Roll Call columnist Patricia Murphy covers national politics for The Daily Beast. Previously, she was the Capitol Hill bureau chief for Politics Daily and founder and editor of Citizen Jane Politics. Follow her on Twitter @1PatriciaMurphy.
House Speaker Paul D. Ryan reaffirmed Tuesday Congressional Republicans’ intention to give the U.S. tax code a makeover. Among those listening with keen interest to Ryan’s announcement?
Taiwanese corporations and investors.
One-hundred forty Taiwanese business leaders attended the SelectUSA summit on foreign investment in the United States this week, the largest Taiwanese delegation in the summit’s history and the second-largest delegation from any nation this year.
The Taiwanese delegation spoke with state government officials and made visits to the White House and the Departments of State and Commerce to probe for information on investment incentives and changing tax structures that could facilitate Taiwanese investment here.
Many Taiwanese businesses and investors see a potential Republican tax code overhaul as a boon to their return on investment in the United States.
“In our visits to the summit and also in private visits, almost all the companies have expressed that if the [corporate] tax rate could be lowered to 15 percent that would be really ideal,” said Ho Mei-Yueh, the delegation’s leader and a national policy advisor to Taiwanese president Tsai Ing-Wen.
The “15 percent” corporate tax rate Ho mentioned was a frequent refrain on President Donald Trump’s 2016 campaign trail and the number his administration proposed to Congress in April.
Congressional Republicans, who hold majorities in both chambers, have seen their legislative agenda bogged down by internal debate over how to repeal and replace Obamacare, but Ryan said Tuesday Congress hoped to “fix this nation’s tax code, once and for all” by Thanksgiving.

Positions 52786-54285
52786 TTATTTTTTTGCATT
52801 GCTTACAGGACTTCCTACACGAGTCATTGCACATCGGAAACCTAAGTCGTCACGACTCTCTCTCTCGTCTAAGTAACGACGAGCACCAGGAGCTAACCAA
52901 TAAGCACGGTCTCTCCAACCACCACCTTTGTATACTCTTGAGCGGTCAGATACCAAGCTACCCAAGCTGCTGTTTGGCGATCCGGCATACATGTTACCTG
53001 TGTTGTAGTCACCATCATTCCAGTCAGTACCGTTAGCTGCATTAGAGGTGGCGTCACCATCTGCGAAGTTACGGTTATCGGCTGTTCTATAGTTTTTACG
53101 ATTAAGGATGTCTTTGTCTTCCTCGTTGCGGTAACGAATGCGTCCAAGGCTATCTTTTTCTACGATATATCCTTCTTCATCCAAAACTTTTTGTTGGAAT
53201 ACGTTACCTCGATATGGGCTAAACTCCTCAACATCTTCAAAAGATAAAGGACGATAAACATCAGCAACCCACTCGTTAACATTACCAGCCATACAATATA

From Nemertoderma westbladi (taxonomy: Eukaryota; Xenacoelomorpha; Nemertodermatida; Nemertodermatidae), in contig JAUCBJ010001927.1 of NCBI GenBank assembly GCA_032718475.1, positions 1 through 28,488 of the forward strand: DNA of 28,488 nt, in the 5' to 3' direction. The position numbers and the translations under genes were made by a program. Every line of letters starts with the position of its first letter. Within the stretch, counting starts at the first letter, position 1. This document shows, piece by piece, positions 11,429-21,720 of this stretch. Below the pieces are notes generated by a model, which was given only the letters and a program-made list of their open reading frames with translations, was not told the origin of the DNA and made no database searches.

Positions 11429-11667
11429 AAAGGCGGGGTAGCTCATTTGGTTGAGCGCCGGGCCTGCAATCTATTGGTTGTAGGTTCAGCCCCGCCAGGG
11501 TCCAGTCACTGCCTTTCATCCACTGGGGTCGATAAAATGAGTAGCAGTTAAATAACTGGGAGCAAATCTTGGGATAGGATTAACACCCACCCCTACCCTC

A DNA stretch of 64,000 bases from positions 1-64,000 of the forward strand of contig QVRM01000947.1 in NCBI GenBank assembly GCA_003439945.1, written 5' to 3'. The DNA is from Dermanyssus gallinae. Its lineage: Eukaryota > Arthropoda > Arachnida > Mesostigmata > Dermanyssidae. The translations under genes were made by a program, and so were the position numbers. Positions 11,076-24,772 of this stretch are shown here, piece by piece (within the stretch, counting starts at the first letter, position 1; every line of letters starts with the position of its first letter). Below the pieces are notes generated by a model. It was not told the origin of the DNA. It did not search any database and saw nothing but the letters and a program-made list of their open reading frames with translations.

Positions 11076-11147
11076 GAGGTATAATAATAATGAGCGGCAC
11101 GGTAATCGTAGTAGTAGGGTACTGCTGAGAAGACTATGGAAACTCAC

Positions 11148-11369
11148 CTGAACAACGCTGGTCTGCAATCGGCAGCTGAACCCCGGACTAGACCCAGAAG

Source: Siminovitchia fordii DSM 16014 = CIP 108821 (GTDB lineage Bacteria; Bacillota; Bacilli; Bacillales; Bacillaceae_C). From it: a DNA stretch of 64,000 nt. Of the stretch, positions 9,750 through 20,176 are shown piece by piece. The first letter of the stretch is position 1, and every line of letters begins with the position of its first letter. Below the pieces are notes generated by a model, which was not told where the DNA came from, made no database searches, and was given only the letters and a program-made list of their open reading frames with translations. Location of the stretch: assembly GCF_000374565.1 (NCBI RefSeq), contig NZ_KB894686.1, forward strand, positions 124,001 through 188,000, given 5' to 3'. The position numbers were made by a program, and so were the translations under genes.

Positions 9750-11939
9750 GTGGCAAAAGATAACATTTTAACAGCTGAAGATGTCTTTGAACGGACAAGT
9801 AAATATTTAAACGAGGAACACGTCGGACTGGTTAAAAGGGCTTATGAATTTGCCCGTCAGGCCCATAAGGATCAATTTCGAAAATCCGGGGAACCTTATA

The current corporate tax rate stands at 35 percent, Many business leaders in America and abroad believe it is too cumbersome and incentivizes companies to shift operations offshore, cutting American jobs.
“If we’re talking about U.S. fiscal policy … then the tax incentives that are about to be laid are of great interest to Taiwanese companies,” Ho said.
Trade and investment between the U.S. and Taiwan is robust: Taiwan was the 10th-largest U.S. trading partner in 2016, with the countries exchanging $65 billion of goods.
And the island nation of roughly 23 million people imports the seventh-largest sum of U.S. agricultural products of any country.
Taiwanese businesses and corporations have recently invested $26 billion in the U.S., concentrated mostly in the petrochemical industry, electronics, and textile manufacturing. These investments have at least partially created or sustained hundreds of thousands of U.S. jobs.
Taiwanese firms have announced an ambitious goal of pumping an additional $34 billion into the U.S., expressing particular interest in expanding investment in U.S. natural gas, according to the Taipei Economic and Cultural Representative Office in the United States (TECRO), Taiwan’s de facto embassy in Washington.
Taiwanese business leaders and administration officials met this week amid uneasy circumstances between the U.S. government and its partners and counterparts in East Asia.
Trump has taken Taiwan — a longtime friend of the U.S. but a country it does not officially recognize as independent from China — on a diplomatic seesaw ride since his election day victory last November.